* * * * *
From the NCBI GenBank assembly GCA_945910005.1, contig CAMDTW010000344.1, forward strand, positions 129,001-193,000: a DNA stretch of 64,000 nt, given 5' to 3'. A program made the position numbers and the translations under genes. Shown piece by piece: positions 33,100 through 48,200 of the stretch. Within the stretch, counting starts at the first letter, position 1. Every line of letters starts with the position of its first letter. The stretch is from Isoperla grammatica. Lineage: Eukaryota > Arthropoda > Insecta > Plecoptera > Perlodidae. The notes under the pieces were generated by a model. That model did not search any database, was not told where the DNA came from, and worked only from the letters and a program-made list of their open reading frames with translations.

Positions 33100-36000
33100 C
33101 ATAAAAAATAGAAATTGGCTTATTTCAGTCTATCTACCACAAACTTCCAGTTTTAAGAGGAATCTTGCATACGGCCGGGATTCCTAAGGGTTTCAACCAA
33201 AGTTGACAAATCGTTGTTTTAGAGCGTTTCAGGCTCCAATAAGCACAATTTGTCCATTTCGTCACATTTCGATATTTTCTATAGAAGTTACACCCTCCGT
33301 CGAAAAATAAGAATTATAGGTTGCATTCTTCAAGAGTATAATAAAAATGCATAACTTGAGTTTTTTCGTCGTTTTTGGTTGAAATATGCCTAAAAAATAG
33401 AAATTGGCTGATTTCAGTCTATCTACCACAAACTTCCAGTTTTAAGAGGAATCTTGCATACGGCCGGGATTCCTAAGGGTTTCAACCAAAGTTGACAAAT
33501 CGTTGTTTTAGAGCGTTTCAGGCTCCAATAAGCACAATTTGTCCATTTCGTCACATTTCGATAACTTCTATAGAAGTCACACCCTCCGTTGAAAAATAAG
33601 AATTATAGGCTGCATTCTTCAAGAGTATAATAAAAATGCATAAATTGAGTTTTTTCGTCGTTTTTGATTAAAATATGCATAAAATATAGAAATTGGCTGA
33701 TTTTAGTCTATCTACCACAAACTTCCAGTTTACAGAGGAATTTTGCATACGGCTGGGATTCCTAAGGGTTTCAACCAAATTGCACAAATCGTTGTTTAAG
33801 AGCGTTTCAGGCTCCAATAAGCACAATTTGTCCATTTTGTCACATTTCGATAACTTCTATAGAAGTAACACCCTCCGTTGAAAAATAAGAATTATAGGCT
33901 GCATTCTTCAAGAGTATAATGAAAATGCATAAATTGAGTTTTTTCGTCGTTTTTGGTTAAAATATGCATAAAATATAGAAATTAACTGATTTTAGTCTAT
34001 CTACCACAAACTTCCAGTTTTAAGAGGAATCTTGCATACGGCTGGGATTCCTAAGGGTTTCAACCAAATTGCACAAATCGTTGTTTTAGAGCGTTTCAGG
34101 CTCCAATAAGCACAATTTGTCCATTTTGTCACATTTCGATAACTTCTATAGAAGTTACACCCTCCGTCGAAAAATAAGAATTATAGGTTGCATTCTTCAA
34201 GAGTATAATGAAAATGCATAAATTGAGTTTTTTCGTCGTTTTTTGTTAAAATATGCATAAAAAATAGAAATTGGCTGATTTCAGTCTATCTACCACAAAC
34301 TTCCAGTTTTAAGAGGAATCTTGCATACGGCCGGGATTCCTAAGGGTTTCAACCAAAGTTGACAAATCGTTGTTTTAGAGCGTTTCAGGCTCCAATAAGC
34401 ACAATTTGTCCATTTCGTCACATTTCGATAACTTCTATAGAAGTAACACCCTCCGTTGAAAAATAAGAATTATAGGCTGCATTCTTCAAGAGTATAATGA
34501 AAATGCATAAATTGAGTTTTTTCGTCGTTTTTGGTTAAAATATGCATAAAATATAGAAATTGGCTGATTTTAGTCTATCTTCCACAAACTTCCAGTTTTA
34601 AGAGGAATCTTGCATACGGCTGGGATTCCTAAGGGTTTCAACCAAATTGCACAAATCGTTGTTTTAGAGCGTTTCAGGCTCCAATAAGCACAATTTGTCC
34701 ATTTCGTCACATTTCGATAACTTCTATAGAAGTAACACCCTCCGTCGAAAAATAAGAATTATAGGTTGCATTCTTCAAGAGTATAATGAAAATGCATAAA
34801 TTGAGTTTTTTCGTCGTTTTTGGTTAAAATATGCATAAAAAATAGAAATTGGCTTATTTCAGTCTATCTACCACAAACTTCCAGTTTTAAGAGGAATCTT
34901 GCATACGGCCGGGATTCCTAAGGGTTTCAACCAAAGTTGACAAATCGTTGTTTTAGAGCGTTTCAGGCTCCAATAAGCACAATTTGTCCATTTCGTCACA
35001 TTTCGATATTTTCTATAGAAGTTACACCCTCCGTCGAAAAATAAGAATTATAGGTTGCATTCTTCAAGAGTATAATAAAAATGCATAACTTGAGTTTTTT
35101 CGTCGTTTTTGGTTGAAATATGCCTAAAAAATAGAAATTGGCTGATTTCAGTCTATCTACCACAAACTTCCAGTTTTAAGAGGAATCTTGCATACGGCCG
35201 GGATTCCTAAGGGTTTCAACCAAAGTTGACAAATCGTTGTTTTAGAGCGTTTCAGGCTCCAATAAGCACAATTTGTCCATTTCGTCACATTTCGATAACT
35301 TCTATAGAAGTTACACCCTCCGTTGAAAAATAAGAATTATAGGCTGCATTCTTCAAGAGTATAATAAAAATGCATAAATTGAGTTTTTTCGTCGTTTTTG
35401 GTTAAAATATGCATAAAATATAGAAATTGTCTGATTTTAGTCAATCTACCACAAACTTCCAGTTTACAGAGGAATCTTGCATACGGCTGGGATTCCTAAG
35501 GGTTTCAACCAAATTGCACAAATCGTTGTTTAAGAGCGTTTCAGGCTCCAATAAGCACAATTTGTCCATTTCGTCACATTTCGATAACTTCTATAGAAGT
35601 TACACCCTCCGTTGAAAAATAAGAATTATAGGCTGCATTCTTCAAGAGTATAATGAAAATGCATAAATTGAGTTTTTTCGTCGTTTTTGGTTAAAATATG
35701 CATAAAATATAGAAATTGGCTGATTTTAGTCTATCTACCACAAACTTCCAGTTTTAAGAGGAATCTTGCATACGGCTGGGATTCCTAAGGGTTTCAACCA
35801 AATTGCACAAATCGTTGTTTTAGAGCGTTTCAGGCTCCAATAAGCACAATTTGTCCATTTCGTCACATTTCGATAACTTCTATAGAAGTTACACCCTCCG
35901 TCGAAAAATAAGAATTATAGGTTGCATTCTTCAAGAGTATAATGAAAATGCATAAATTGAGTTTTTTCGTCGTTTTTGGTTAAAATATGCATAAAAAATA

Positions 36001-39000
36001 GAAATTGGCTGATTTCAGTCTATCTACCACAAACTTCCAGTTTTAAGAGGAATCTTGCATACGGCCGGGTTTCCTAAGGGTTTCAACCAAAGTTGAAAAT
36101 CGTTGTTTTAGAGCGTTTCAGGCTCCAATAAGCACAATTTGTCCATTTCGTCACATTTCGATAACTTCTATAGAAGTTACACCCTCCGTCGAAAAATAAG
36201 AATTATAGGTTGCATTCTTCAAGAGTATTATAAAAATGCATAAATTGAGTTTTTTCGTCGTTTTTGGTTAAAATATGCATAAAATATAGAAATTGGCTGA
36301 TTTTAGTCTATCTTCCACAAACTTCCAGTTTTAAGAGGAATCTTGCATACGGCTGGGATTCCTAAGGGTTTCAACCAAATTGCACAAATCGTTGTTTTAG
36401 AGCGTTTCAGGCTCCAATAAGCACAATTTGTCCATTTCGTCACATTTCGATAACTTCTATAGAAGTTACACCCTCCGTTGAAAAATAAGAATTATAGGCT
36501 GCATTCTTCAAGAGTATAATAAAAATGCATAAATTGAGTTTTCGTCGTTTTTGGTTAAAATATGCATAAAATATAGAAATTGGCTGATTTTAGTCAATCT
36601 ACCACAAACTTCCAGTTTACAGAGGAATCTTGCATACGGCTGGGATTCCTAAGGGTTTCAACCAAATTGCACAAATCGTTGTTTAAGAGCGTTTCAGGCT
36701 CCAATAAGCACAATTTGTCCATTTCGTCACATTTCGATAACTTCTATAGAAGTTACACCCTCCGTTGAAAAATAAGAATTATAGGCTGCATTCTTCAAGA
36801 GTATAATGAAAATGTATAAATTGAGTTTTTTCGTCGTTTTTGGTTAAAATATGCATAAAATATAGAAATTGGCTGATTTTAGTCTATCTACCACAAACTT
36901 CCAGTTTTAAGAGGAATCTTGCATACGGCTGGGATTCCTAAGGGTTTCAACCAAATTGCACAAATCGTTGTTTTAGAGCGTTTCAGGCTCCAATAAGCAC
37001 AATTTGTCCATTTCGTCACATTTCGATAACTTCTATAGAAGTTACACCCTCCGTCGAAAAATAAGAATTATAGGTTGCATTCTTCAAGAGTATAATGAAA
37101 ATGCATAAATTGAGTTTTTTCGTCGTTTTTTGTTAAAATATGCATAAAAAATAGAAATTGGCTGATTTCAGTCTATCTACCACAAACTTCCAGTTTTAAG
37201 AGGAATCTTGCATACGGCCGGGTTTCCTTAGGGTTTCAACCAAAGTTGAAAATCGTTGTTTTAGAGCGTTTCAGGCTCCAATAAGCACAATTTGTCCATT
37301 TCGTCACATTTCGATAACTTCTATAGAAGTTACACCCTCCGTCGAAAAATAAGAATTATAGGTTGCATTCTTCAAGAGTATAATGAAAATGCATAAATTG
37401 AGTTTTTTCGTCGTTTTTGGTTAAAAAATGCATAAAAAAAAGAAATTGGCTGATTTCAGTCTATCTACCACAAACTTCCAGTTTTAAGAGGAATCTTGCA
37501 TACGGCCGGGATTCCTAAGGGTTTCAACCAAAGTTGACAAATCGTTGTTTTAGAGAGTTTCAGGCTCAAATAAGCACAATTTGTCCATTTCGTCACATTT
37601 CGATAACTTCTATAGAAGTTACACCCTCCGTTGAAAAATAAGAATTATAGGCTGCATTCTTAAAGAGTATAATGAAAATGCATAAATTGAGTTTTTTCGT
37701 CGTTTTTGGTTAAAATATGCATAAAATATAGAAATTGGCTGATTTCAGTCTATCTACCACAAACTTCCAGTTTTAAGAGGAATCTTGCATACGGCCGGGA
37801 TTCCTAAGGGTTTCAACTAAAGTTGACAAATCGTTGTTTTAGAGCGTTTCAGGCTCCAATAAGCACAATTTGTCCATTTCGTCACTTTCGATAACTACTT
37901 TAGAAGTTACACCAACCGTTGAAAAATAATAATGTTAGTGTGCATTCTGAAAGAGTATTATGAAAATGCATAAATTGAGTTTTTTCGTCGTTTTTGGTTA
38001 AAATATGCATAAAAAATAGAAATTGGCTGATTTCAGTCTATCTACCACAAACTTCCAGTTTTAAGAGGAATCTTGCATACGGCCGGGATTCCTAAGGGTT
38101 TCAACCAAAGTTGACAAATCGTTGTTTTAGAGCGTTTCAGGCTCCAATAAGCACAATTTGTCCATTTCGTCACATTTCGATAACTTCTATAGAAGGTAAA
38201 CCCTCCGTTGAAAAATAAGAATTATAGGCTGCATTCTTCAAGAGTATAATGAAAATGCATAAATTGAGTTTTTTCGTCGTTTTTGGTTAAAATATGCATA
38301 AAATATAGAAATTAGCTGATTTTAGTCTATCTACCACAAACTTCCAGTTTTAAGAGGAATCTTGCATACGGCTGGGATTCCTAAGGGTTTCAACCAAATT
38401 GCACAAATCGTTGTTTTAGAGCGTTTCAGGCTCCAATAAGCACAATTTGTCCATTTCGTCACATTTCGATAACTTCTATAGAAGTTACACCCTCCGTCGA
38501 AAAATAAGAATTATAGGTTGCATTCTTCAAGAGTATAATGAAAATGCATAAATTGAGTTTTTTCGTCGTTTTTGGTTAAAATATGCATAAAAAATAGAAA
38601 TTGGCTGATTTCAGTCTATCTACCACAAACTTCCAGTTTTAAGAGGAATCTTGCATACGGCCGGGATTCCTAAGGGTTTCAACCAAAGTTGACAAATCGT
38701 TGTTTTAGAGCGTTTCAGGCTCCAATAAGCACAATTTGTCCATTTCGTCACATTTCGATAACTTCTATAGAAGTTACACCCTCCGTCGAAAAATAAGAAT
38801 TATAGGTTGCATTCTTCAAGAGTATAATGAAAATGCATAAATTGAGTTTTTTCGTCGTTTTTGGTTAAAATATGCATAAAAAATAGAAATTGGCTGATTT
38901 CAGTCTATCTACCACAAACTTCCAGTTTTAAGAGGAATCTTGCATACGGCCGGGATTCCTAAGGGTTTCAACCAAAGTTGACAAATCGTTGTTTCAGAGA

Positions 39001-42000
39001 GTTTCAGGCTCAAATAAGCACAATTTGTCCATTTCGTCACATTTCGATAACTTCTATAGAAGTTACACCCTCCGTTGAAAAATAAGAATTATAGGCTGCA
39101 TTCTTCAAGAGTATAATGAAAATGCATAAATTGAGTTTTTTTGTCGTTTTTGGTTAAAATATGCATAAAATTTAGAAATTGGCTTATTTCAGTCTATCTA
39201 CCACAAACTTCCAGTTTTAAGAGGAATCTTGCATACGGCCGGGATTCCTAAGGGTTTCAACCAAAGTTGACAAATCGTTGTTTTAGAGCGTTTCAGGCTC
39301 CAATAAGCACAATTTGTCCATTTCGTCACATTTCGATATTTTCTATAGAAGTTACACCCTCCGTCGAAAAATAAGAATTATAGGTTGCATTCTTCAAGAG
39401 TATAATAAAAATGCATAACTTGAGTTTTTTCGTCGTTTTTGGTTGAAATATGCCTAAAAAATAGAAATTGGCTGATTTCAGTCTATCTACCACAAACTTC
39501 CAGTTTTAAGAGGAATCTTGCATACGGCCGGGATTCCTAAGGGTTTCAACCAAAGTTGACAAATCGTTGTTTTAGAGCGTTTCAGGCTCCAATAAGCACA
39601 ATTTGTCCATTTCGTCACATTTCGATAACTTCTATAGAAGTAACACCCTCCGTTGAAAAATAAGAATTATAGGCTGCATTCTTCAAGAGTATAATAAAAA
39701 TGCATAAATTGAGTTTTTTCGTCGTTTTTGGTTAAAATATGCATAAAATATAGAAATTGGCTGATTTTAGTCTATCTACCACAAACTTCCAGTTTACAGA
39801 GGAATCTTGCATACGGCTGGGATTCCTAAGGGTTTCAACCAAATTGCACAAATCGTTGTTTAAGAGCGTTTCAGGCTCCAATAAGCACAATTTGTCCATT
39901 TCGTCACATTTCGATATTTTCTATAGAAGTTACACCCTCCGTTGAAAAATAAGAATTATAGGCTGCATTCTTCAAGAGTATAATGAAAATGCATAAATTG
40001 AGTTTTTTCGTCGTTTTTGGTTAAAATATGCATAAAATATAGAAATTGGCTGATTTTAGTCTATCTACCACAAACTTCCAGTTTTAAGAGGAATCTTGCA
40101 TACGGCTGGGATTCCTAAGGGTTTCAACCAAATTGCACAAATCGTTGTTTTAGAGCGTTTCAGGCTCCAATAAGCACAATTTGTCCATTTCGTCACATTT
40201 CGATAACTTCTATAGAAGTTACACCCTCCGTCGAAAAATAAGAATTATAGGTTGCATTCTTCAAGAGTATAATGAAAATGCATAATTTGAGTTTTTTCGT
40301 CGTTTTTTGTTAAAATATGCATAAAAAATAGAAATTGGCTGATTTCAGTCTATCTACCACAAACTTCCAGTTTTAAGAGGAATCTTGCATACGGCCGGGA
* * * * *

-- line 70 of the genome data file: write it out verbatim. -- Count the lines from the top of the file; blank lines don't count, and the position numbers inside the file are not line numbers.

39501 CAGTTTTAAGAGGAATCTTGCATACGGCCGGGATTCCTAAGGGTTTCAACCAAAGTTGACAAATCGTTGTTTTAGAGCGTTTCAGGCTCCAATAAGCACA